Marijuana Improves Cognition in HIV Patients

DECEMBER 13, 2017
Kevin Kunzmann
Norbert Kaminski, PhDNorbert Kaminski, PhD
Medical marijuana could help prevent the development of neurocognitive disorders in patients with HIV, according to a new study.

Tetrahydrocannabinol (THC), the prominent compound in marijuana, was found to slow the process of neurodegeneration — a condition common in about half of all patients with HIV — according to a study from researchers at Michigan State University (MSU).

Norbert Kaminski, PhD, author and director for the Institute for Integrative Toxicology, and Professor of Pharmacology and Toxicology, told MD Magazine the neurodegenerative process in patients HIV is driven in part of monocytes, the white blood cells that cause low-level chronic inflammation in the brain and the destruction of neurons.

Patients’ immune systems are almost constantly stimulated for fighting the virus, causing chronic inflammation in the brain.

In healthy individuals, about 5% to 15% of active monocytes are expressing inflammation markers, Kaminski said. In patients with HIV, about 40% to 60% of monocytes are expressing the markers. The result is a great variation of cognitive issues in patients with HIV.

“It can really run the gamut, from being relatively mild to, in extreme cases, what you observe in an Alzheimer’s patient,” Kaminski said.

In a comparative study involving patients with HIV who were either treated with medical marijuana or not, Kaminski and a colleague analyzed donor’s isolated white blood cells, to observe marijuana’s effect on inflammatory cell levels.

Researchers found that treated patients reported monocyte expression rates similar to that of healthy individuals again. The marijuana served as anti-inflammatory agent, reducing the number of monocytes in patients.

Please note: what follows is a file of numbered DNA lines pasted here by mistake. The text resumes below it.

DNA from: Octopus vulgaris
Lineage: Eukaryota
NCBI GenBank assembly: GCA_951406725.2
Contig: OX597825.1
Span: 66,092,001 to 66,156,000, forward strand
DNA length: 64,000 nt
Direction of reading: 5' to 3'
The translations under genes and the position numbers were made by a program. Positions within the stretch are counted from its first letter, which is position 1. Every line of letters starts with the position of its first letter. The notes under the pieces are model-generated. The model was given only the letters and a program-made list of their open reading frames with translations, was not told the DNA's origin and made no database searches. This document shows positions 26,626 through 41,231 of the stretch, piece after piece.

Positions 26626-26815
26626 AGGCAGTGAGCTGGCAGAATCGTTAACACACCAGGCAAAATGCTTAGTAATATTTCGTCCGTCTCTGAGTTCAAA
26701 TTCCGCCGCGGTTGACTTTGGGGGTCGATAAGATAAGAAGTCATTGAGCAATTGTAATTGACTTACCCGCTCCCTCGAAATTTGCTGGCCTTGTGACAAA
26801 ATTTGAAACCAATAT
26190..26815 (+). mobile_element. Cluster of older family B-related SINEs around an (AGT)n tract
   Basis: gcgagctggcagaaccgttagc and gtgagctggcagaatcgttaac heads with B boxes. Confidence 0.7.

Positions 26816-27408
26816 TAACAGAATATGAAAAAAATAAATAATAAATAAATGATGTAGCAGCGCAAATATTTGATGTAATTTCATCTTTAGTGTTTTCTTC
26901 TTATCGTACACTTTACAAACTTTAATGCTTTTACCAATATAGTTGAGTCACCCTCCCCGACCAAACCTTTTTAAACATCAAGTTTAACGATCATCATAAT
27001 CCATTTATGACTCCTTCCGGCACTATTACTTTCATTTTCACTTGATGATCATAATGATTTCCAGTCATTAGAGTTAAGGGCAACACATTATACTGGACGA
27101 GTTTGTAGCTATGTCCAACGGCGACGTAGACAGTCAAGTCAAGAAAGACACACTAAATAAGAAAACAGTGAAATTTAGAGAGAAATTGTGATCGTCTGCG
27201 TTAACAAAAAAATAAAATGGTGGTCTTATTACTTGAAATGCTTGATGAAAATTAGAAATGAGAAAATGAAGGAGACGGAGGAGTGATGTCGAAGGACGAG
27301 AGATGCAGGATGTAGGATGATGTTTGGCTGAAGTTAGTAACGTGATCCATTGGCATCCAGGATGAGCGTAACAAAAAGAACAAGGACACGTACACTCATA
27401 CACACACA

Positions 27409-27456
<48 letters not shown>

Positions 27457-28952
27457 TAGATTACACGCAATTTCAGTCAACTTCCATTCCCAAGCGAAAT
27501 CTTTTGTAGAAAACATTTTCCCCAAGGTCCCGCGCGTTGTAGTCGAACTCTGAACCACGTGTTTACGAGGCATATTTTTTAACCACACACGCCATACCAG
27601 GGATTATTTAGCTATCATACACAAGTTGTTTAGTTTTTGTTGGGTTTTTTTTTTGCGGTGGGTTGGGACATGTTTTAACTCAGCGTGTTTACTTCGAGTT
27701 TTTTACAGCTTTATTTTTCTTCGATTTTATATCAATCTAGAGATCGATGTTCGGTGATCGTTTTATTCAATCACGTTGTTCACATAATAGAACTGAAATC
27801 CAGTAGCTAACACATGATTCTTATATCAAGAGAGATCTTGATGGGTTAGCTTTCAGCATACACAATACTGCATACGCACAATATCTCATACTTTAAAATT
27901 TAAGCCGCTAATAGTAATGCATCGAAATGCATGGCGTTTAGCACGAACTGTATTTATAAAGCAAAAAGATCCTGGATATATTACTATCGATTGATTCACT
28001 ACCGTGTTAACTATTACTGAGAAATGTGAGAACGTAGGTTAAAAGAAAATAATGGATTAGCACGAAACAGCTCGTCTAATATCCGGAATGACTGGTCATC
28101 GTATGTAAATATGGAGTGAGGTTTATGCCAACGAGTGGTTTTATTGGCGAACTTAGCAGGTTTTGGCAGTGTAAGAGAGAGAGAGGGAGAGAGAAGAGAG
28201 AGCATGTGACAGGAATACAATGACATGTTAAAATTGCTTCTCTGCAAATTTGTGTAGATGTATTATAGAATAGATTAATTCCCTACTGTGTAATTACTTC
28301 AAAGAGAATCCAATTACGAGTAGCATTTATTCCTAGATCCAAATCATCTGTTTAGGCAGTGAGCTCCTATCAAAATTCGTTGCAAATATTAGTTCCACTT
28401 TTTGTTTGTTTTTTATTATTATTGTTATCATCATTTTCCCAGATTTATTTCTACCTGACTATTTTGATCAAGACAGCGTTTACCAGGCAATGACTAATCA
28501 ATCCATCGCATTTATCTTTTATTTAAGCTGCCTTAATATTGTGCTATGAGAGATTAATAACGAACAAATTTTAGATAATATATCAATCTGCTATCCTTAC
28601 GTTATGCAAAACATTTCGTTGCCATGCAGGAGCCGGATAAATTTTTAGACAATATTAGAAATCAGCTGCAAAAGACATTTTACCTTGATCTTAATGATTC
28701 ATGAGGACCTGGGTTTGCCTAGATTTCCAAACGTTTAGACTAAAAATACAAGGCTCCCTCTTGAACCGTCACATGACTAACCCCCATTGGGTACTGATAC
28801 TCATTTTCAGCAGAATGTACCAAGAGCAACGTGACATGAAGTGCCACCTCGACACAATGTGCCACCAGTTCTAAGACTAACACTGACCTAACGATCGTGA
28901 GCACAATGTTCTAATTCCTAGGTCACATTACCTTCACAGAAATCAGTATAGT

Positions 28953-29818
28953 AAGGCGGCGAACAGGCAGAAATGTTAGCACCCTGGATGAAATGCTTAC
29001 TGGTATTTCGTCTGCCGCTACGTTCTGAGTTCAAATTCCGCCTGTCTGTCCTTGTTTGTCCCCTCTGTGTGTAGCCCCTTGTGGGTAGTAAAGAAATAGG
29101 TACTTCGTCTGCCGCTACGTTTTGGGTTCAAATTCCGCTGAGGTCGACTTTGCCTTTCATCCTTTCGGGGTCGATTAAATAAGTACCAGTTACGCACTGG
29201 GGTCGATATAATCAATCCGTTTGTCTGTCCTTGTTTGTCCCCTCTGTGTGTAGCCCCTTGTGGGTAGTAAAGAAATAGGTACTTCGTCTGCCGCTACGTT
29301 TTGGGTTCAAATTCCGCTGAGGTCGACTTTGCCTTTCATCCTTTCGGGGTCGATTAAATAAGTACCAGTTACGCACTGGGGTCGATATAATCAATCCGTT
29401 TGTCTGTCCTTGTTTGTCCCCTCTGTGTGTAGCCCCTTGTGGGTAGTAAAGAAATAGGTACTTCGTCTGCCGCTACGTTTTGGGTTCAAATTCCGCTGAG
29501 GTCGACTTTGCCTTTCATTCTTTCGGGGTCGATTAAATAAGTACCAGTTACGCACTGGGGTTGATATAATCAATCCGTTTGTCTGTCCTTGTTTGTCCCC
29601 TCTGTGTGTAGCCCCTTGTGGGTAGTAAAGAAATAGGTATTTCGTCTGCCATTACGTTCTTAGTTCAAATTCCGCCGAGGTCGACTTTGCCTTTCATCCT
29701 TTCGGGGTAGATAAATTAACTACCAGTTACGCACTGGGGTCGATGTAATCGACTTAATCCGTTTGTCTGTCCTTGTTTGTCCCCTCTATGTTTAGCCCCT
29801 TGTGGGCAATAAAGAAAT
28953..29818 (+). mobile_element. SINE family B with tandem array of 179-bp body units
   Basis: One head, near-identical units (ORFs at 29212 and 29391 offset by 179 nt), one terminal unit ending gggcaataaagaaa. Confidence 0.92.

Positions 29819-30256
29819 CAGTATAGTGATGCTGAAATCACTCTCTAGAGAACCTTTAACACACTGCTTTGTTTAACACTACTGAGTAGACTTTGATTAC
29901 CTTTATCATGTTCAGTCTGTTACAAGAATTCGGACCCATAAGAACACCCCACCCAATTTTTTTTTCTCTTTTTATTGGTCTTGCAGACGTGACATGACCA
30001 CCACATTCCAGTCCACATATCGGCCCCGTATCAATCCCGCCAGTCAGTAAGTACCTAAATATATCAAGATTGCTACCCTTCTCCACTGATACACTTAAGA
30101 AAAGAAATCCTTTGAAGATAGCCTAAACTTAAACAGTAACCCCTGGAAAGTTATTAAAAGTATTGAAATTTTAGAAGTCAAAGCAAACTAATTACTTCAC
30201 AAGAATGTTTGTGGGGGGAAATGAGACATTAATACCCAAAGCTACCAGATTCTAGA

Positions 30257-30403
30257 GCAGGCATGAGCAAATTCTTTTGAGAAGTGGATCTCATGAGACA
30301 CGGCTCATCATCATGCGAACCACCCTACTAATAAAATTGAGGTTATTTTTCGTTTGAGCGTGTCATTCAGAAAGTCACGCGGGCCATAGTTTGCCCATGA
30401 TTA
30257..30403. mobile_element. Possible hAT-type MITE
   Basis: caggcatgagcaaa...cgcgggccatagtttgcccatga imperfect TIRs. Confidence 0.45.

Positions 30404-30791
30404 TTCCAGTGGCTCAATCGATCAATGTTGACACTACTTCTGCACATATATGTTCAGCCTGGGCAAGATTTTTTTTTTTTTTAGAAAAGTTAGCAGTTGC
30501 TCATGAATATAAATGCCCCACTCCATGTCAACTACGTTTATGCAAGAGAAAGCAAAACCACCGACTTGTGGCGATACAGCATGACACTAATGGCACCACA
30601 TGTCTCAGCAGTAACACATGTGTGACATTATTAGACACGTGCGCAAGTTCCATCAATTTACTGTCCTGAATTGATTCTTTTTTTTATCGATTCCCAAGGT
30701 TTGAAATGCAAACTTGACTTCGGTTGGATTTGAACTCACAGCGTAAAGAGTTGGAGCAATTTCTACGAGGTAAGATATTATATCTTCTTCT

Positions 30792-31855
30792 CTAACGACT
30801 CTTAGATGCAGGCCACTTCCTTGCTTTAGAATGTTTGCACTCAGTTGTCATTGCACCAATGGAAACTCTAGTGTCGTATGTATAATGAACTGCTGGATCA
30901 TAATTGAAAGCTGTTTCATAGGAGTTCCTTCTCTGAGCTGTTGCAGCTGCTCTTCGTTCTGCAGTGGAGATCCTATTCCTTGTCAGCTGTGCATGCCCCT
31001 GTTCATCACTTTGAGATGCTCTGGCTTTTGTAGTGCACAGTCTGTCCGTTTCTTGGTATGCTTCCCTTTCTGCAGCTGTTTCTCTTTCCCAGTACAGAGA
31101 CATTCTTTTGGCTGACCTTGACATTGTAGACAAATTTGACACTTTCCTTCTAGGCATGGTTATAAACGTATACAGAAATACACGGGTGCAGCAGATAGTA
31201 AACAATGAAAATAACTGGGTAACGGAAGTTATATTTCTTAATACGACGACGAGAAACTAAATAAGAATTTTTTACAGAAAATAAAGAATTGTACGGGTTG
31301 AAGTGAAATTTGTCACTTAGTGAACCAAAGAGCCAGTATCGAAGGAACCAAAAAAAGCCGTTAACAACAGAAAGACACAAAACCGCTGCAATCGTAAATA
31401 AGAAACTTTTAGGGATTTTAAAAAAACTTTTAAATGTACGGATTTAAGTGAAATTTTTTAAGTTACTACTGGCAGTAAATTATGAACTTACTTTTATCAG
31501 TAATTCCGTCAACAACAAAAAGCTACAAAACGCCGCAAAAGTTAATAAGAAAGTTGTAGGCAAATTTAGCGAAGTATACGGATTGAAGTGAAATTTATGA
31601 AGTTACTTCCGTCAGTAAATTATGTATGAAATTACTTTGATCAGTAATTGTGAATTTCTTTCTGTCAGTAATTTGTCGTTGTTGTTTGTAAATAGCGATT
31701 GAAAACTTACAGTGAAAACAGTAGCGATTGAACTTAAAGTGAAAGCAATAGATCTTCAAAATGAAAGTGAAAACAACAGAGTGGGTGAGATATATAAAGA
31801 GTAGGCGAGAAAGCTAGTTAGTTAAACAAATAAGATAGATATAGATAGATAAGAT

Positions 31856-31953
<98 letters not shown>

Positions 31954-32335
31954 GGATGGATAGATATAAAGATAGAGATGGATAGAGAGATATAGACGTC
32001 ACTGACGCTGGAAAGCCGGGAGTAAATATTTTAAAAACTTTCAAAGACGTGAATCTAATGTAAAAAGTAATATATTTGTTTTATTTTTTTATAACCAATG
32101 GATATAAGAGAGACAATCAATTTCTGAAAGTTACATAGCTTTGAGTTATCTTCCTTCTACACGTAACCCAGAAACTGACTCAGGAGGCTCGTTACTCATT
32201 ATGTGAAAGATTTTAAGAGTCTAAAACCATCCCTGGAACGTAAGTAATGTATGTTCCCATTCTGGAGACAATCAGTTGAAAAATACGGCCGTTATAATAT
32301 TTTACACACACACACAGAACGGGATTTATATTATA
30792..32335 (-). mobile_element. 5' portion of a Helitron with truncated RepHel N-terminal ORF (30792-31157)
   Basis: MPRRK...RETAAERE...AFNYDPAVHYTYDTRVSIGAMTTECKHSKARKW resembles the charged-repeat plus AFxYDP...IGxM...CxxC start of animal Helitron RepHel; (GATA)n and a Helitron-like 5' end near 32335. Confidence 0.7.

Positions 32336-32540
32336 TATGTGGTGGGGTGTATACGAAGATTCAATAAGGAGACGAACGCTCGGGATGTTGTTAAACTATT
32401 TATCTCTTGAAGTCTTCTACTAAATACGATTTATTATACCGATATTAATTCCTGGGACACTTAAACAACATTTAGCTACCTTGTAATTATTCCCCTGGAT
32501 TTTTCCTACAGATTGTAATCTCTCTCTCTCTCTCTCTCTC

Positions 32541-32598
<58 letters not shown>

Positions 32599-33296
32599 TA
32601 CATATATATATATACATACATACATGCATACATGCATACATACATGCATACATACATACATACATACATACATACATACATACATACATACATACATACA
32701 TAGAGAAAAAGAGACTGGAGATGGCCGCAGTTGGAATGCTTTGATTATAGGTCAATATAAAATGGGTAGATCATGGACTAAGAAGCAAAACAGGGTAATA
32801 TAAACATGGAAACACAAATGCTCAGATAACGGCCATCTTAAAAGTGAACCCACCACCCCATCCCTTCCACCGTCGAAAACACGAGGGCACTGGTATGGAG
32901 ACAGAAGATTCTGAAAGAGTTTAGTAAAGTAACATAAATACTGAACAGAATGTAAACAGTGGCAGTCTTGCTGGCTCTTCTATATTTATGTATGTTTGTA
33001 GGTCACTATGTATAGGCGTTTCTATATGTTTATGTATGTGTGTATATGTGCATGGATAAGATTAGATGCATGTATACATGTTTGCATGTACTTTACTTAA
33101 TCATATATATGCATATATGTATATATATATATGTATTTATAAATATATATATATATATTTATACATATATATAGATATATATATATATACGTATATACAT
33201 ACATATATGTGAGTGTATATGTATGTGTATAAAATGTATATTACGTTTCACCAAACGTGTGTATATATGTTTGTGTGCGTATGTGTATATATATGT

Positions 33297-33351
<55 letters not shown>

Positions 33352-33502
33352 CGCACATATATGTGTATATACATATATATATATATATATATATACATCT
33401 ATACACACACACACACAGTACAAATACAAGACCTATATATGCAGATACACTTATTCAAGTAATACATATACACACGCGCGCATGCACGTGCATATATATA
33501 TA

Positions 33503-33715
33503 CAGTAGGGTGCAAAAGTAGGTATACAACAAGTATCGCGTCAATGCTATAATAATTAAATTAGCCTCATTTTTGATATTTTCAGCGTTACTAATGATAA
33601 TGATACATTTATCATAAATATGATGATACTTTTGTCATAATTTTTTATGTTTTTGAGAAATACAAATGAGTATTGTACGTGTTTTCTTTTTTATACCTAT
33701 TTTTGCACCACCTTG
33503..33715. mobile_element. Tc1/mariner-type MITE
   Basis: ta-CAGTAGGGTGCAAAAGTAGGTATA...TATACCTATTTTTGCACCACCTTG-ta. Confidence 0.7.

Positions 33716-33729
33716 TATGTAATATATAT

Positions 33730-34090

To Kaminski’s knowledge, only a handful of published studies have focused on marijuana’s effect on the immune system. The HIV patient population is difficult to analyze for new therapies due to the limited class of animal subjects that can be infected with a human-like form of the virus.

That said, the 40-patient study gives researchers a new possibility to follow in inflammation therapy.

“The anti-inflammatory properties were not novel,” Kaminski said. “What was novel was the rate of decrease of monocytes in these patients.”

A similar study into therapies for cognition in patients with HIV last month found that early antiretroviral therapy can have a similarly positive effect in treating neurolgical conditions.

Though medical marijuana is not an uncommon therapy in patients with HIV, it’s been often prescribed for stimulating patient appetite, relieving anxiety surrounding the condition, or to combat adverse effects from other therapies, Kaminski said.

For as much as it could be a breakthrough in HIV therapy, there’s even wider indication for the researchers’ discoveries.

“The implications go beyond these patients – that rate of neuroinflammation has also been indicated in neurological disorders such as Parkinson’s disease and Alzheimer’s disease,” Kaminski said.

Consideration for these indications, in studies with expanded patient populations, would be considered for follow-up research.

The study, "HIV-infected cannabis users have lower circulating CD16+ monocytes and IP-10 levels compared to non-using HIV patients," was published online in the journal AIDS last month.

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